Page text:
There’s an inherent challenge in scaling and maturing any SaaS product: As you add more types of users and the features to serve them, it becomes more difficult for users to find what they need.
The fact is that you can’t build everything for everyone, and one UI can’t serve every user. The field of product development, therefore, forces you to make some tough choices when it comes to onboarding.
Will you focus on acquiring as many users as possible, or is depth of usage more important to your business model? Will you judge your success on activating new users or on engaging loyal ones?
The Depth/Breadth Framework for User Onboarding is here to help! Candu has designed this framework to help you think through your onboarding journey and, ultimately, decide which use cases to focus on when.
How to Read The Depth/Breadth Framework for User Onboarding
Here, you’ll see that the horizontal axis is the breadth of usage (how many users on an account are engaging with your product). The vertical axis represents depth of usage (the rate of repeat logins and how well these core users access your product features). Breadth is a question of numbers, while depth is a proxy for how much value an individual user extracts from your product.
We’ve further split each axis into three categories of users.
First up, the horizontal “Depth” axis:
- New users: These are simply users that activate, representing the moment when they first derive value from your product.
- Engaged users: Engaged users return to the product regularly, perhaps performing common functions each time.
- Power users: Power users are your product’s promoters and (hopefully) customer advocates. They are utilizing your product far beyond the returning user use case, often by 10x. They are very likely to be product admins, utilizing the most advanced features, and know the intricacies of how their organization uses your app. Their colleagues will look to them for help with your tool.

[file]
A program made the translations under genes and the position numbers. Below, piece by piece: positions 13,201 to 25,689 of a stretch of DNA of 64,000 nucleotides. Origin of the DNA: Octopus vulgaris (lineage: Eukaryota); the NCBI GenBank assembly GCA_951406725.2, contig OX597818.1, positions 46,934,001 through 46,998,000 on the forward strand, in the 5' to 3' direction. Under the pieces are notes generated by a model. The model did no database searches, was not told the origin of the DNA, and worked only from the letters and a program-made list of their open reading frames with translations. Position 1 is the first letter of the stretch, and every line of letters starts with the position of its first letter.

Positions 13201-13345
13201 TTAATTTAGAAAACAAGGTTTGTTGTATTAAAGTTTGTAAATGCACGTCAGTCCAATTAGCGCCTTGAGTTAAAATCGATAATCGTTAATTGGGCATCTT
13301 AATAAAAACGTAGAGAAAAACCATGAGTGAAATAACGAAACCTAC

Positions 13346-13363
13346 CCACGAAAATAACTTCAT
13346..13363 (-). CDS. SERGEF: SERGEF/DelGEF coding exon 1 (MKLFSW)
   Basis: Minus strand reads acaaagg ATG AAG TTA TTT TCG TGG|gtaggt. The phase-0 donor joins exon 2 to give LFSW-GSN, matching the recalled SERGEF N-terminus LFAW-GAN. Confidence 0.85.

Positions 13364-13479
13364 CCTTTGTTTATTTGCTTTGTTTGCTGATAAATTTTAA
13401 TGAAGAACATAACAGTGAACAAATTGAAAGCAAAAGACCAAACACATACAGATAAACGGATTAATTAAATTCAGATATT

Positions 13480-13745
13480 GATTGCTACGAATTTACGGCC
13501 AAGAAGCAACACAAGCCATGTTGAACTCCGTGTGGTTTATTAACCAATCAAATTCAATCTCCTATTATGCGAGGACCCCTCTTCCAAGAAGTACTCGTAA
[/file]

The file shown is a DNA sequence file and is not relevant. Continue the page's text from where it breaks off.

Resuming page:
The vertical, or “Breadth,” axis, breaks down as follows:
- First user: Often a trialist or an admin, this is the first user to log in to your product. Their experience is critical, as they will become the voice of your product. They are likely to experience initial screens, such as splash screens, and experience your app before it’s populated with data.
- Invited users: These users are often invited by the first user. Generally, they resemble your initial user. If your first user is a developer, for example, they are very likely to invite other developers. By the time invited users join the account, the product’s configuration is probably set.
- Added personas: Added personas are new types of users (teams) who begin to use your software. Often, they are brought in by an account executive after a deliberate push or by a marketing engagement drive to bring in new types of users. These users are likely to have substantively different needs from either of the first two use cases.
So, where along this framework should you be focusing?
1. Initial Installs & Trialists